It seems that, at every anniversary event, the standard reaction is disbelief that so many years have passed. It is the same with the Queens Jewish Link. I can’t believe it’s ten years since its inception!
I remember Yaakov Serle telling me the idea that he and some others hatched to have our own Jewish paper in Queens, guided by Torah-based principles. I thought it was a great idea whose time certainly had arrived. Yaakov asked me if I would agree to serve as its rabbinic advisor and I immediately agreed, as I recognized the importance such a publication would serve for the Queens community. He also asked if I would agree to write a column for the QJL and I accepted that, as well.
For me, it has been a challenging but very worthwhile experience. I do not get paid for my service to the paper, but that makes it all the more rewarding. I am not beholden to anybody except the emes.
The greatness of the paper is that it is not encumbered by a political or religious agenda. Orthodox viewpoints from all sectors are given equal exposure. The only exception is that of Open Orthodoxy, which has been declared as non-Orthodox by all the mainstream Orthodox organizations. Politically, yes, the paper leans Right, as I personally do. But that is not because we are anchored to any political ideology. It is because so many in the Orthodox community see the dangers on the Left. And we have been proven correct. Whether with social issues, crime, anti-Semitism, or Israel, the Left has shown how dangerous it has become. The general media, on the other hand, has totally squelched any legitimate discussion on these issues.
Indeed, the QJL features weekly columnists and letter writers from all political perspectives. Yet when someone doesn’t like an article written, the reaction is: That’s it! How dare you print that?! I will stop allowing your paper to enter my house! You will never see my institution advertise in your paper again! It is agonizing for the publishers to have to deal with, when they are just trying to maintain some balance. Very often, this reaction comes from people who otherwise are on a pedestal preaching tolerance.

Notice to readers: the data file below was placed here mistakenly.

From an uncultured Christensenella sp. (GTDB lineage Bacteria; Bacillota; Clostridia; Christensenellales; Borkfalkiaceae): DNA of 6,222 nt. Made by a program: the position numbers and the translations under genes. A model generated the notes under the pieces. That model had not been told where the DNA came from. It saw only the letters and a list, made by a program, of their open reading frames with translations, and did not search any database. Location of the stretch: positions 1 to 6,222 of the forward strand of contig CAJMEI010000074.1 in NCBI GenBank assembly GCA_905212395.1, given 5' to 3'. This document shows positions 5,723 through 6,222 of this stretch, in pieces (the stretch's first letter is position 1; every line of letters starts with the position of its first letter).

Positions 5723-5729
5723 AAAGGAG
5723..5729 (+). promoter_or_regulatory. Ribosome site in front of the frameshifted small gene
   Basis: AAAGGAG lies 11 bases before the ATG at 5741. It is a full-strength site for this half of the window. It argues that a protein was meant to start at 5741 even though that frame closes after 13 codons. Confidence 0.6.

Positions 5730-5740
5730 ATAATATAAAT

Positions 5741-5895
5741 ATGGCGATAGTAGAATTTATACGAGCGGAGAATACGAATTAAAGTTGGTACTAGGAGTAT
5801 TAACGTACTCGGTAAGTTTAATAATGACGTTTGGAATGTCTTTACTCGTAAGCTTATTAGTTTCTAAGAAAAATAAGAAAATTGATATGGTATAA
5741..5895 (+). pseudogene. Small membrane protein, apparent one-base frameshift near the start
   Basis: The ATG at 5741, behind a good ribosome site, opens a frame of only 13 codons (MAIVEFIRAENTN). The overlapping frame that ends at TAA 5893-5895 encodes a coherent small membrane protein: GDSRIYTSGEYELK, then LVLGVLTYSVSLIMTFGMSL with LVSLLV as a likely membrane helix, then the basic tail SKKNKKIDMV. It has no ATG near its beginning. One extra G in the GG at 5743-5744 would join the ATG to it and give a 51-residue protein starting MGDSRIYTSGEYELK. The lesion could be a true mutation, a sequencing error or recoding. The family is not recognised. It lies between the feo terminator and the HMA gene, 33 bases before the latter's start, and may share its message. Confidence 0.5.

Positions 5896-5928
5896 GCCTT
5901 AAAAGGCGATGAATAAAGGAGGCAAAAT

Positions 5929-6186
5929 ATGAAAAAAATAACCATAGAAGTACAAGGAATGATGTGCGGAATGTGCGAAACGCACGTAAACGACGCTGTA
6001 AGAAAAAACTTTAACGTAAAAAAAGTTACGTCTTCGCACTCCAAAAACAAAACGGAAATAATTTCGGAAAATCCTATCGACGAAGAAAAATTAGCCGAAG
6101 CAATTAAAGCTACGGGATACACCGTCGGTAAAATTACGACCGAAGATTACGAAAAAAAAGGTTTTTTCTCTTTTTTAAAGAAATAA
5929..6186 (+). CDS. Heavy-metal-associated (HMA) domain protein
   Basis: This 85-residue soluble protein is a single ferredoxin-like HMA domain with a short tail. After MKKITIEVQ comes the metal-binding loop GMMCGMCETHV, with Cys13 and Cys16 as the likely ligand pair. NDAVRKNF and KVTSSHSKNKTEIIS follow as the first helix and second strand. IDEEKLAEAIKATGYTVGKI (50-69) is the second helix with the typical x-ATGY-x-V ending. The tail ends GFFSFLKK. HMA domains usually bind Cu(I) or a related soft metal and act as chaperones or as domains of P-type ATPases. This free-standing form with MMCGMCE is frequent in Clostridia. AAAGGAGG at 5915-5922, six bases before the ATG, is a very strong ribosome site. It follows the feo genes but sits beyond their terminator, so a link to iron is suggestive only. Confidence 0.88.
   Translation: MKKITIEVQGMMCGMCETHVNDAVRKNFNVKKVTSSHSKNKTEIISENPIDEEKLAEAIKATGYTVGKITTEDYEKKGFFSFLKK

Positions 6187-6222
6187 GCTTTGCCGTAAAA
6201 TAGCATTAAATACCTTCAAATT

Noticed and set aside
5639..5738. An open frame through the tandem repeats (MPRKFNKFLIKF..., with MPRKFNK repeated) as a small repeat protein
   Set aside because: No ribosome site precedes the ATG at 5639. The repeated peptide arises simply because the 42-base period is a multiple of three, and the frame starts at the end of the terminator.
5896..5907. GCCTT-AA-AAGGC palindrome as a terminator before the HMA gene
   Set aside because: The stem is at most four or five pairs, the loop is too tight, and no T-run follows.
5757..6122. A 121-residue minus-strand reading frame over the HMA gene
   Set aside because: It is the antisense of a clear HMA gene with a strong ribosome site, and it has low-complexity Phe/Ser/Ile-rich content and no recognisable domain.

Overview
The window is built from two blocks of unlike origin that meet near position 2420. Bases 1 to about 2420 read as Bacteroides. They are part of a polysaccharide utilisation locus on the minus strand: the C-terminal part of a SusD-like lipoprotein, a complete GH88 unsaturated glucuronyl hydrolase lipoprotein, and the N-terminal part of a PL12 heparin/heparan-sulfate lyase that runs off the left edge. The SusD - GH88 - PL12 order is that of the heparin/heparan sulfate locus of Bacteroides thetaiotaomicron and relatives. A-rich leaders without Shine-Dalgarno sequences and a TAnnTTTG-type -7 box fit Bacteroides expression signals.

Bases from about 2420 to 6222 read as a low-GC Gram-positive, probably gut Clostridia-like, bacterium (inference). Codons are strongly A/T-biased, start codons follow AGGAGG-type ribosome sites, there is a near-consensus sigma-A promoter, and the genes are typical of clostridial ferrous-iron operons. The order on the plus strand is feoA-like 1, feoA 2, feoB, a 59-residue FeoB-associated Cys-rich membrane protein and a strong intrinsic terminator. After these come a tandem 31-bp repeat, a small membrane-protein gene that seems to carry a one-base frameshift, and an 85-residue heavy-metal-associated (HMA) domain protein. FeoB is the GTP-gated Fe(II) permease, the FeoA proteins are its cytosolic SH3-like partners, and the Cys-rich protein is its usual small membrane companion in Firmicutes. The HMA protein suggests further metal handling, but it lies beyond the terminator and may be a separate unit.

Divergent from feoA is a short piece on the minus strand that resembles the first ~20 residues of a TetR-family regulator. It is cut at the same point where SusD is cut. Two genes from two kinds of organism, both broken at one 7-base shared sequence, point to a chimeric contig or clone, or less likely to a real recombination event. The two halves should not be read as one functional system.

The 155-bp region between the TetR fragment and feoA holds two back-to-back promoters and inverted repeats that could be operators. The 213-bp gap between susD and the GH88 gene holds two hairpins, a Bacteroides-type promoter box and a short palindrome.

Baruch Hashem, we were able to carve out a healthy hashkafah. Many Orthodox publications today will not allow any pictures of women. The QJL, on the other hand, follows the tradition of such great organizations as Agudath Israel of America, which regularly featured pictures of women (including Rav Moshe Feinstein’s rebbetzin) in its Jewish Observer magazine. It is not healthy to keep pictures from the male audience with the message that they are not trusted and that a picture of a woman will lead one to awful sin. But the pictures need be modest, tzanua, as they were in the JO. I will admit that on some occasions, proper discretion is not displayed, and the paper makes very effort to see that the mistake does not happen again.
I believe that the first article I wrote for the QJL was titled “Ladyfingers.” It was about the silly refusal of some “heimishe” Pesach bakeries to call those Pesach staples by their name as done for decades but to change the name to “Fingers.” That is the naarishkeit the Orthodox community faces from all directions as it tries to find its comfort zone.
Although the number ten plays a major role in halachah (minyan, maaser, bentching, etc.), I don’t know where it plays a role in marking an anniversary. But to all the publishers, editors, and readers of the Queens Jewish Link, I say: Mazal Tov!
“Ten” in Hebrew means “give.” Give to the Queens community for many more years, with Hashem’s help!
Rabbi Yoel Schonfeld is the Rabbi of the Young Israel of Kew Gardens Hills, Vice President of the Coalition for Jewish Values, former President of the Vaad Harabonim of Queens, and the Rabbinic Consultant for the Queens Jewish Link.